- Page 1Apple iPad
- Page 2 Interface & Native Apps
- Page 3 iBooks & Magazines
- Page 4 iWork Apps & Productivity
- Page 5 Gaming, Problems & Verdict
While iBooks could be deemed core to the iPad’s proposition, following closely behind are Apple’s mobile versions of its iWork productivity suite: Pages (word processing), Keynote (presentations) and Numbers (spreadsheets). They are essential to Apple’s idea that the iPad isn’t just an enlarged mobile device, but a genuine computing platform.
Apple has been successful in this aim, but only to a limited extent. On the whole the three apps are, like iBooks, exceedingly elegant, intuitive and clean applications. Provided your needs are relatively simple and infrequent, at a pinch they might even suffice as your primary port of call for productivity. Likewise, if all you need is to view and make small amendments to already existing documents then they do a job.
There are, however, numerous obstacles in both instances that demonstrate the iPad has a long way to go in this regard. Most fundamental is the patchy reliability of document importing, not only from Microsoft Office docs but also those produced in desktop versions of iWork – where only iWork ’09 is supported!
Such issues can often be traced to the limited font support on the iPad, but there are also numerous features that aren’t supported in the mobile versions. One classic example is in Pages, which doesn’t support endnotes or footnotes, while it’s the only one of the three apps that can export to MS Office documents – others must be converted using the desktop versions of the applications! Another irritating omission includes the lack of a presenter view in Keynote, making the iPad largely useless for making serious presentations. Getting documents to and from the iPad is far too laborious an exercise, too, as it’s far too reliant on iTunes and iWork.com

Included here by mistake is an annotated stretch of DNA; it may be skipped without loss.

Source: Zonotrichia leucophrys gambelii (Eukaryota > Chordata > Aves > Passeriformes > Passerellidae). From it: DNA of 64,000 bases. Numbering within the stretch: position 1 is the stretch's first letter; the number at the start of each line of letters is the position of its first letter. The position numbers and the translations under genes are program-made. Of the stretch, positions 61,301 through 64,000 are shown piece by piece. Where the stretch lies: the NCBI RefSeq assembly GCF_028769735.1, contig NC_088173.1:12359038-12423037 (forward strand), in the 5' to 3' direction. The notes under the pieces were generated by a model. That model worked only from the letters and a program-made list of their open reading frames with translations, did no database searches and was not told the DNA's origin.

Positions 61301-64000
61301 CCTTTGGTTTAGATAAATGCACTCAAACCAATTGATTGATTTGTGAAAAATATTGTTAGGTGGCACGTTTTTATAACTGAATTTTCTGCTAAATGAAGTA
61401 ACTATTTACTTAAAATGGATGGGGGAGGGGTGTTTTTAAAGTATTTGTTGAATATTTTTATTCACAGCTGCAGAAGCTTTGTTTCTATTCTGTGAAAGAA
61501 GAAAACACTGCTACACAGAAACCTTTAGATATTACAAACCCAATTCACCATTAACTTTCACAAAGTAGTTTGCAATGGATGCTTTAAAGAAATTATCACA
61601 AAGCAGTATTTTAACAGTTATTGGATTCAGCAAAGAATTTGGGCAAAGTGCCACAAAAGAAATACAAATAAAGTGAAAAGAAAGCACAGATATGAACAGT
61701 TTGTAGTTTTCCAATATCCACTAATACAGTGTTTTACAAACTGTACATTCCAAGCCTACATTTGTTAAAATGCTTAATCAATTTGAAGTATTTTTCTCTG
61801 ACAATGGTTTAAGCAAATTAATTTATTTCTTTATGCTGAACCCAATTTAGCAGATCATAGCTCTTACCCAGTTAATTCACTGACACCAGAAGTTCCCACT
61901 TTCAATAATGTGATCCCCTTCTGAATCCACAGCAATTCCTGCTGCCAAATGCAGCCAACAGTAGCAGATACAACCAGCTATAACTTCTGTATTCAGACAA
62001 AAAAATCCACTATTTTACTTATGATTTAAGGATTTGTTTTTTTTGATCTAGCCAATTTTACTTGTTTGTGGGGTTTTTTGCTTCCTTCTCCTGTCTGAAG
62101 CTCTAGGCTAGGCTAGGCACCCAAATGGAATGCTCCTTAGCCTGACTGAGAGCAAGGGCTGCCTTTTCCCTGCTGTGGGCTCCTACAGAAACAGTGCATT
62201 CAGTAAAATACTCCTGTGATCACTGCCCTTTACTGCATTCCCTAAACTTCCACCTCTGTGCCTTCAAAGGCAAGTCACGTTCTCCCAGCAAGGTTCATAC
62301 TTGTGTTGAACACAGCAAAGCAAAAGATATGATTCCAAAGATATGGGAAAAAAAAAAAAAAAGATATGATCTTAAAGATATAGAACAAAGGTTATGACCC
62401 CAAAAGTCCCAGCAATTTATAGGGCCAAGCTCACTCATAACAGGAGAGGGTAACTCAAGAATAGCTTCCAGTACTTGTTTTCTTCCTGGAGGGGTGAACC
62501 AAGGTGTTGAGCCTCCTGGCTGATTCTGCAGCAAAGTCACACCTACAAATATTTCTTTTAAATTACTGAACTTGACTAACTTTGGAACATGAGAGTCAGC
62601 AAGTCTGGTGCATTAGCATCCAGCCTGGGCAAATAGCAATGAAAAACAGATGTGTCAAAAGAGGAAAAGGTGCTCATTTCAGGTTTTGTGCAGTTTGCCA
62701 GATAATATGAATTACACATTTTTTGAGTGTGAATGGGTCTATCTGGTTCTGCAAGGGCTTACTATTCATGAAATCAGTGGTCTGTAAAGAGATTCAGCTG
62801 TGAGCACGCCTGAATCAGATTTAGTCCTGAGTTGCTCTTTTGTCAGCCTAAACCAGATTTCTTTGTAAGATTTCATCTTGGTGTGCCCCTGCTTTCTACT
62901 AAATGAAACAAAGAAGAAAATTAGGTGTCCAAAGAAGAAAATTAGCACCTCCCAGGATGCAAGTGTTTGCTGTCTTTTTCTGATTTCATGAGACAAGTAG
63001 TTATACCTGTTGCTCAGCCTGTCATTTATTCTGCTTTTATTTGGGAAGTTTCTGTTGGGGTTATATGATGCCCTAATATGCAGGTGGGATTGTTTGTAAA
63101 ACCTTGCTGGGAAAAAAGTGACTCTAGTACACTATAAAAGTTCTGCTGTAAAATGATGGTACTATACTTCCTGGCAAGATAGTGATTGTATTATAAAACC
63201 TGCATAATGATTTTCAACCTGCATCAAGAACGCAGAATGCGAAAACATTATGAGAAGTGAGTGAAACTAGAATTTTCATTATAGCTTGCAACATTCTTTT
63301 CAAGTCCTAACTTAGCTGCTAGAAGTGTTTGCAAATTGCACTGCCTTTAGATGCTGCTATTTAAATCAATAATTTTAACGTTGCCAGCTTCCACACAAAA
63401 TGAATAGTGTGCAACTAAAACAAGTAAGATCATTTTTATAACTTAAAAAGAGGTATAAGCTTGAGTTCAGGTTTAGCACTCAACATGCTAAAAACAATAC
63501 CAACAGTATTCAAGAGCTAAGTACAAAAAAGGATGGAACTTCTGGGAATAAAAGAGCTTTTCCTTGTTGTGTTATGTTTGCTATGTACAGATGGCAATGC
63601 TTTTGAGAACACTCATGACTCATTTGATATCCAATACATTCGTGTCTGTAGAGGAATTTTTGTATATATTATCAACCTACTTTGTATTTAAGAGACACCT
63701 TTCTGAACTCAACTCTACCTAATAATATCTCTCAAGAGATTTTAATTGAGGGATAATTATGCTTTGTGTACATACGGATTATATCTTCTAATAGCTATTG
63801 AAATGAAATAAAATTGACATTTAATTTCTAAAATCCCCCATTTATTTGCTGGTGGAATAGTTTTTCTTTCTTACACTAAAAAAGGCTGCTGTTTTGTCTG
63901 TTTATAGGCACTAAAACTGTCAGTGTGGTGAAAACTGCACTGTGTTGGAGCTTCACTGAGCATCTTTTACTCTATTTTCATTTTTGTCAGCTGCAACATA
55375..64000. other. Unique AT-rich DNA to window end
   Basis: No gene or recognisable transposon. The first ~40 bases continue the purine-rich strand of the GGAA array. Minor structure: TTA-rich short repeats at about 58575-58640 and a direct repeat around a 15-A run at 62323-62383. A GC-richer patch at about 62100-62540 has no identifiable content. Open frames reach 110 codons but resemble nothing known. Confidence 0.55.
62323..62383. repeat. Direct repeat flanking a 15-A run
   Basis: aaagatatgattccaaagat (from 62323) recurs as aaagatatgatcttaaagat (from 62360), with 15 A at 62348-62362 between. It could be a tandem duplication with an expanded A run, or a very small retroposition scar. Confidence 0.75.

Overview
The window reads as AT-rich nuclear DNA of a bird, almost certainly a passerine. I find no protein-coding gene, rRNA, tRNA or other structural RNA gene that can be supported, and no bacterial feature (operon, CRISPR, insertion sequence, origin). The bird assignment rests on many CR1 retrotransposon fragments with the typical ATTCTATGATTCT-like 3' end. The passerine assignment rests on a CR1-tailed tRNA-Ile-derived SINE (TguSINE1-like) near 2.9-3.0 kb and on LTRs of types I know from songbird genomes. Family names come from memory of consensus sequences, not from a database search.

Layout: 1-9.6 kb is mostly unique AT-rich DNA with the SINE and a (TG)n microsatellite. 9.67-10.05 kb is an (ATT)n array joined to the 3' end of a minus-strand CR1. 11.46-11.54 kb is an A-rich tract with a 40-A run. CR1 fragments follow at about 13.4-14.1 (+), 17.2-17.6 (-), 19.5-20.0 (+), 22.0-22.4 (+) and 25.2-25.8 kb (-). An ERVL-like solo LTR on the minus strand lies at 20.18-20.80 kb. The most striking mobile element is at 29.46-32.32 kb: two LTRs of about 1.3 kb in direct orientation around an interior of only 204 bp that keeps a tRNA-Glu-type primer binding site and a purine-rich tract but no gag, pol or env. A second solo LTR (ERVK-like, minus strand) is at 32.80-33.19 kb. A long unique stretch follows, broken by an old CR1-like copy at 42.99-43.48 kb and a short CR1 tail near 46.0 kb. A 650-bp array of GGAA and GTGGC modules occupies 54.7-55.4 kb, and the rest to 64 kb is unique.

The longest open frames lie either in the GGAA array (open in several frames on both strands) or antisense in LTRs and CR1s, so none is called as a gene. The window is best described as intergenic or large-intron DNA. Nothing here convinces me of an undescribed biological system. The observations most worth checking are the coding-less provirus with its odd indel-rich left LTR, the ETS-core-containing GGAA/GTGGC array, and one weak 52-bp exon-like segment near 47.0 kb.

The one saving grace is that typing on the iPad is largely very easy. When held in two hands it might be an inch or so too large to type really quickly, but set it down in landscape mode you can type accurately and at reasonable speed. It’s certainly good enough for the occasional document and regular emails. You can even use a Bluetooth keyboard if you wish, though by that point you may as well get a laptop out and use that instead.
It’s not enough to prevent the great majority finding the iWork apps frustrating experiences, though. They certainly won’t allow you to leave your laptop at home every now again, reinforcing the view that the iPad is stringently a companion device. Ultimately, while they’re fun to use, none of the iWork apps are that practical. Fun may sound like a neat idea, but practicality is what they ought to be about.